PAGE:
Signal intensity of superb micro-vascular imaging associates with the activity of vascular inflammation in Takayasu arteritis
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Takayasu arteritis is an inflammatory disease of the arteries that involves the aorta and its main branches, especially subclavian and carotid arteries. Pathological data suggest that inflammatory activity evolves from the adventitia to the intima and finally encloses the whole layer.1Computed tomography (CT) and magnetic resonance imaging (MRI) can depict signs suggestive of vascular inflammation in the arteries such as arterial wall thickening, increased wall signal intensity, and perivascular edema. Although CT or MRI is a well-established modality for primary diagnosis of Takayasu arteritis, it has a limited clinical role in the long-term follow-up of those patients when reactivation of the disease is suspected. Also, 18F-labeled fluorodeoxyglucose (FDG)-positron emission tomography (PET) cannot be frequently used for monitoring disease activity because of the high risk of radiation exposure. Contrast-enhanced ultrasound of the carotid arteries can identify vascular...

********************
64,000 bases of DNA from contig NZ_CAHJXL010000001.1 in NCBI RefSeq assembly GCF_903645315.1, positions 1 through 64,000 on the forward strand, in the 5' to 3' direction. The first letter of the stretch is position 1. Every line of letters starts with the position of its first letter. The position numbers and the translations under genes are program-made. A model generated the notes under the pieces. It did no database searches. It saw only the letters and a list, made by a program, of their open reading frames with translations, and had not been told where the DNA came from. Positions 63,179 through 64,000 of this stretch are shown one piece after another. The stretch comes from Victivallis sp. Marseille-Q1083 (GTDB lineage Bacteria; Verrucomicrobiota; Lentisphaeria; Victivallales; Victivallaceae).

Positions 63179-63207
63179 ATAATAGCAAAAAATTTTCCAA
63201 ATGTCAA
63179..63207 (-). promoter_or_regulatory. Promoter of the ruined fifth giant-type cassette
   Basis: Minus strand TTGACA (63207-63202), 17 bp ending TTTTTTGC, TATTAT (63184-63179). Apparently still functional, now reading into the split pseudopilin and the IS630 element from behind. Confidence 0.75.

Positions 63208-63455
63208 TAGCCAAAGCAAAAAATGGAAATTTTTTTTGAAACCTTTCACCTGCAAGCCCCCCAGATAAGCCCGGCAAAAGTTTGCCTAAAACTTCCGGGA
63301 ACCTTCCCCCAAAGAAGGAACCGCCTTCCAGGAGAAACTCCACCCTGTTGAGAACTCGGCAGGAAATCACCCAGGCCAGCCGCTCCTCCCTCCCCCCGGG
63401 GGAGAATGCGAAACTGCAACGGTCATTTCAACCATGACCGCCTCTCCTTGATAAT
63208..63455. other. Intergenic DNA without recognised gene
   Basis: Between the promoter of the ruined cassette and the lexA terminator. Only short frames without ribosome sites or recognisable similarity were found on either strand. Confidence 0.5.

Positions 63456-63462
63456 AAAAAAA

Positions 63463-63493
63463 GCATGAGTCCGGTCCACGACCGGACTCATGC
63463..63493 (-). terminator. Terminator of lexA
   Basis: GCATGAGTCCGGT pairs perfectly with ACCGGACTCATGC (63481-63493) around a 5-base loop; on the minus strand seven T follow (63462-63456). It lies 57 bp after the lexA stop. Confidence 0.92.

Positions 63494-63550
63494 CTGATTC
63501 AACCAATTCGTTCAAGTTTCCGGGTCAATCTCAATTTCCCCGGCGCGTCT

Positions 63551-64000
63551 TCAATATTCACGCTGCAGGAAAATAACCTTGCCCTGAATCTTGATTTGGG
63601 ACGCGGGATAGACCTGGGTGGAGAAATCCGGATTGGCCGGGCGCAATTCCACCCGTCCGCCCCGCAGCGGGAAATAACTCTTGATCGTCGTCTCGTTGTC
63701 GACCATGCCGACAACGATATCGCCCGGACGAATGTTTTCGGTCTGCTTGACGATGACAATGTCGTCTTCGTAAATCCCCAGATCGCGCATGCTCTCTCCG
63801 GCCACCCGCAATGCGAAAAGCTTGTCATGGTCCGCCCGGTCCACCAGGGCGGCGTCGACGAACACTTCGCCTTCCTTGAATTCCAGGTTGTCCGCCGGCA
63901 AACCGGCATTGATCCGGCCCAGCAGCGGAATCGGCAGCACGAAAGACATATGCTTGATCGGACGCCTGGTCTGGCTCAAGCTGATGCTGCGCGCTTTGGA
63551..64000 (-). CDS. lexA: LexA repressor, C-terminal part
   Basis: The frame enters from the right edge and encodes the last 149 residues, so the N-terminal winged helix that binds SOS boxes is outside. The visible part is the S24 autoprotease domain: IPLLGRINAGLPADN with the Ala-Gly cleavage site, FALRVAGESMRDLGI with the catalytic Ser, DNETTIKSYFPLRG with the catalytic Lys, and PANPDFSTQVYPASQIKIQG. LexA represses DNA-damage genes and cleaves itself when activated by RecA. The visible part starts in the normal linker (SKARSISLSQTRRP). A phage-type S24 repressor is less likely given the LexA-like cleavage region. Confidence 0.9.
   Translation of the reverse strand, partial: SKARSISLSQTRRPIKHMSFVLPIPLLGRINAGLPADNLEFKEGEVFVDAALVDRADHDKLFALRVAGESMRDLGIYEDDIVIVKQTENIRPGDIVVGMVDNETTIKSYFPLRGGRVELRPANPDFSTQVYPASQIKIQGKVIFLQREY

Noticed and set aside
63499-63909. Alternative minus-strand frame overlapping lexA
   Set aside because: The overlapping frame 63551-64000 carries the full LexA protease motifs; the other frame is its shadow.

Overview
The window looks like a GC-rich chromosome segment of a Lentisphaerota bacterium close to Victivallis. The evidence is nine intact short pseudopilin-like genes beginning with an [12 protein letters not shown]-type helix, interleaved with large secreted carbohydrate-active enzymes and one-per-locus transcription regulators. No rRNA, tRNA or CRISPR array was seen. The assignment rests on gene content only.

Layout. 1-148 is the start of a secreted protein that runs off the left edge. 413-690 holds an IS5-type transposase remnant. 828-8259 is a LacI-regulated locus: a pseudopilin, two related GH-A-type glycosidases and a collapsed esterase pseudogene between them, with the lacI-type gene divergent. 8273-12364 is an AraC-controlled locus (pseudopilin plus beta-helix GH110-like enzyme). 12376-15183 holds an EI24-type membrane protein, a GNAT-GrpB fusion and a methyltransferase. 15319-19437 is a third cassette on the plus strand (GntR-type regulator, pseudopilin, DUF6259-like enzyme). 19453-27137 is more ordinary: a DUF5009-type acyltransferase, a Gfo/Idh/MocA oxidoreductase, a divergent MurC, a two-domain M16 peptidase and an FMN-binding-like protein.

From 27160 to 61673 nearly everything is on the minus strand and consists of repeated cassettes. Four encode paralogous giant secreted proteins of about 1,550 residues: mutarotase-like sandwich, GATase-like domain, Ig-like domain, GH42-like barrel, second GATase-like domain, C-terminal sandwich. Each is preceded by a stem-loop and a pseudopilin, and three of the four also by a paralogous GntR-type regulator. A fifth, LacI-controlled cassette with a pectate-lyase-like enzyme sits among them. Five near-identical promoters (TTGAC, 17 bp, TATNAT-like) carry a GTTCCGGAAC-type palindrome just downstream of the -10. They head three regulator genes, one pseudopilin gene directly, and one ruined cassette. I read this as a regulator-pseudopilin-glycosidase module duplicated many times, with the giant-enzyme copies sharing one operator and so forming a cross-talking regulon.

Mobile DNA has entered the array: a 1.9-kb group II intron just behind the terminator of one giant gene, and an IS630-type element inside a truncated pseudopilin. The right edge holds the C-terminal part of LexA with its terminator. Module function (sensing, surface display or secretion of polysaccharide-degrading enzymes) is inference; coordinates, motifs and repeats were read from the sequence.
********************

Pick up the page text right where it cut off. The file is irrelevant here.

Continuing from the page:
This work was supported in part by research grants from the Kimura Memorial Foundation (to Atsuko Tahara, Shoko Maeda-Ogata, Munehisa Bekki, and Akihiro Honda); and the Grant-in-Aid for Scientific Research (Grant Number 17K09564 to Nobuhiro Tahara and Grant Number 17K16030 to Yoichi Sugiyama) from the Japan Society for the Promotion of Science (JSPS KAKENHI), Tokyo, Japan. Shinichiro Ito, Saki Hirakata, Shinjiro Kaieda, Sachiyo Igata, Ryoko Kuromatsu, Osamu Nakashima, and Yoshihiro Fukumoto have nothing to disclose.
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